Italian roads ‘more dangerous in north than south’: study

A new attempt to map road safety in Italy appears to show that roads in the south are actually safer. Could it be true?

Italian roads 'more dangerous in north than south': study
Which parts of Italy really are the most dangerous for drivers? Photo: DepositPhotos

Southern Italy is famed for many things, but safe and responsible driving is not one of them. Naples' famous tangenziale, or ring road, is well-known as one of the biggest accident blackspots in Italy.

So a new map based on road safety statistics across Italy raised a few eyebrows by appearing to show that the south of the country is actually a far safer place to drive than the north.

The latest road accident data from national statistics agency Istat was published in map form by Italian financial newspaper Il Sole 24 Ore.

Drivers in southern Italy have fewer accidents overall than those in the north, according to the most recent figures available, which date from 2017.

In fact, the data map created by the Italian newspaper is coloured almost completely green (indicating a lower rate of accidents) from Abruzzo down to Sicily.

Meanwhile, much of the north of the country is red – with the exception of most Alpine regions – appearing to show the opposite of what many people would expect.

According to the data, the most dangerous place to drive in Italy is the cty of Genoa.

The data showed that Genoa had 7.6 accidents per 1,000 vehicles on the road, on either two or four wheels.

it was followed by Milan, Savona, Rimini and Prato – all of which are in the north or centre-north of the country. 

The safest area was judged to be the northern region of Aosta, with only 1.07 accidents per 1,000 vehicles. Agrigento in Sicily came next, followed by the southern regions of Avellino, Vibo Valentia and Benevento.

This data includes every type of road accident reported – from minor scrapes to deadly collisions.

When we look at the rate of fatal accidents, however, the figures paint a more familiar picture.

While overall accident rates may be higher in parts of the north, it would seem that the risk of getting into a serious accident is greater in southern Italy.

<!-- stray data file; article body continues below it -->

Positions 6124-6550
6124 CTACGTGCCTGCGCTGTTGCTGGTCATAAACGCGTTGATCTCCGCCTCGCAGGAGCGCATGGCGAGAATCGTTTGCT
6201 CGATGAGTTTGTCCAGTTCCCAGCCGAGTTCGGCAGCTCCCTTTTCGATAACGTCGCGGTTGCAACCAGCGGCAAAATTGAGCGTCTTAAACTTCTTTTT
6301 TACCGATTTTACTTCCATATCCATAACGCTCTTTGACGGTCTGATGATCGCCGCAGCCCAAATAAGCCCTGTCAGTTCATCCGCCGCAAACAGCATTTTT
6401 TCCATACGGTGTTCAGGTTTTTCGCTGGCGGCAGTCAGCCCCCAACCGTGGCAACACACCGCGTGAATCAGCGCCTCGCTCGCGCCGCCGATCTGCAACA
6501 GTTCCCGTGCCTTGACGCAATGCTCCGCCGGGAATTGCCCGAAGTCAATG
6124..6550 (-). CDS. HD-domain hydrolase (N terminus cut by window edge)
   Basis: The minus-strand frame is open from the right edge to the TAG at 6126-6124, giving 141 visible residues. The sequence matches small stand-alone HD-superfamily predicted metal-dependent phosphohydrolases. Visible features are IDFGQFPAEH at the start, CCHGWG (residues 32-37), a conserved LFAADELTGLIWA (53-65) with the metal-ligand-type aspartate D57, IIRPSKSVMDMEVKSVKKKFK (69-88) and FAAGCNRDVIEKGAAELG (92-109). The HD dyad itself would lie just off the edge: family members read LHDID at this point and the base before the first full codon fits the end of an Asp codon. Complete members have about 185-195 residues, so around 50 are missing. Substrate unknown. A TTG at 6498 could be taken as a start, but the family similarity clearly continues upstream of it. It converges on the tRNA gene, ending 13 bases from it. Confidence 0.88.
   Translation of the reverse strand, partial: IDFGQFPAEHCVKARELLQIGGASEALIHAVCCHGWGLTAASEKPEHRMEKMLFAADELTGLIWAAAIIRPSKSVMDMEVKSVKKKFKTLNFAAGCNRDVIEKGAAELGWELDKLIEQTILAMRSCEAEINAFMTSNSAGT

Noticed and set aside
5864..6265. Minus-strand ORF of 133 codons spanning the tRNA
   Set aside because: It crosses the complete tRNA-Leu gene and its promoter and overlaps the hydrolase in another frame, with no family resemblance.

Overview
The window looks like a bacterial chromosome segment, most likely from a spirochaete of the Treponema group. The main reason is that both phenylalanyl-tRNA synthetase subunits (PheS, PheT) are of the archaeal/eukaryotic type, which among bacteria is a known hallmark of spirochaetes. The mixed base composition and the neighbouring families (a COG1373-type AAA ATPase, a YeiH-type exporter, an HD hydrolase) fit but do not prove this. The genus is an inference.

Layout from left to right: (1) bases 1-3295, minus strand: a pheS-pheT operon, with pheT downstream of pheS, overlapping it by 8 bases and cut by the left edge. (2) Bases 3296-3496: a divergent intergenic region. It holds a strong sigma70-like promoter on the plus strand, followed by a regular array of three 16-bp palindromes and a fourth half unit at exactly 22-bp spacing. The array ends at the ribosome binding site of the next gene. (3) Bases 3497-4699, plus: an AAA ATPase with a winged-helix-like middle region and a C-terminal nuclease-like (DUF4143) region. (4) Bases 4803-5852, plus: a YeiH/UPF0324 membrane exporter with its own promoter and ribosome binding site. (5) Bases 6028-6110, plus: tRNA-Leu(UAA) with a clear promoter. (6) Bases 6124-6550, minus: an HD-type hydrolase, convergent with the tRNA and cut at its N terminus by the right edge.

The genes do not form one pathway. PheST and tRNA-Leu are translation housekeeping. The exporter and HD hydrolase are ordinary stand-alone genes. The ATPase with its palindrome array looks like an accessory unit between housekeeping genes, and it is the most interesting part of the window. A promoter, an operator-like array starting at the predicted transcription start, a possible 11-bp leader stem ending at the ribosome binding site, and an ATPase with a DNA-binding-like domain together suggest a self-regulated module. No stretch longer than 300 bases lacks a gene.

This is unlikely to come as a shock to anyone who has ever driven in Italy. But some of the regional data may be more surprising.

Rome, which has been ranked in other studies as one of the most dangerous places to drive in Europe, was not rated among Italy's worst this time.

While the capital had a fairly high number of accidents (4.62 per 1,000 vehicles) it was far from the highest in the Istat study, and the city's mortality rate was found to be relatively low.

And, despite its terrible road safety repution, it turns out that Naples is not actually the most dangerous place to drive in southern Italy.


The south's second city, Bari, is statistically more dangerous, with almost twice as many accidents reported – though it also had the lowest rate of fatal crashes in the south.

Naples too had a relatively low number of fatalities. The number of road deaths in nearby Isernia was more than triple that in Naples.

Overall, the figures show a slight decrease in accident rates across Italy on last year.

Accident rates in Italy peaked in 2002, before steadily declining after the introduction of new road safety laws in 2003 and then mostly levelling off, seeing little change in the past few years.

Overall, Italy still ranks poorly for road safety among other European member states.

Italy has one of the highest numbers of annual road traffic deaths in western Europe, at 55 deaths per million inhabitants in 2017, according to EU statistics. This was more than Spain, with 39.3, and far worse than northern European countries like Norway (20) and the UK (27.1).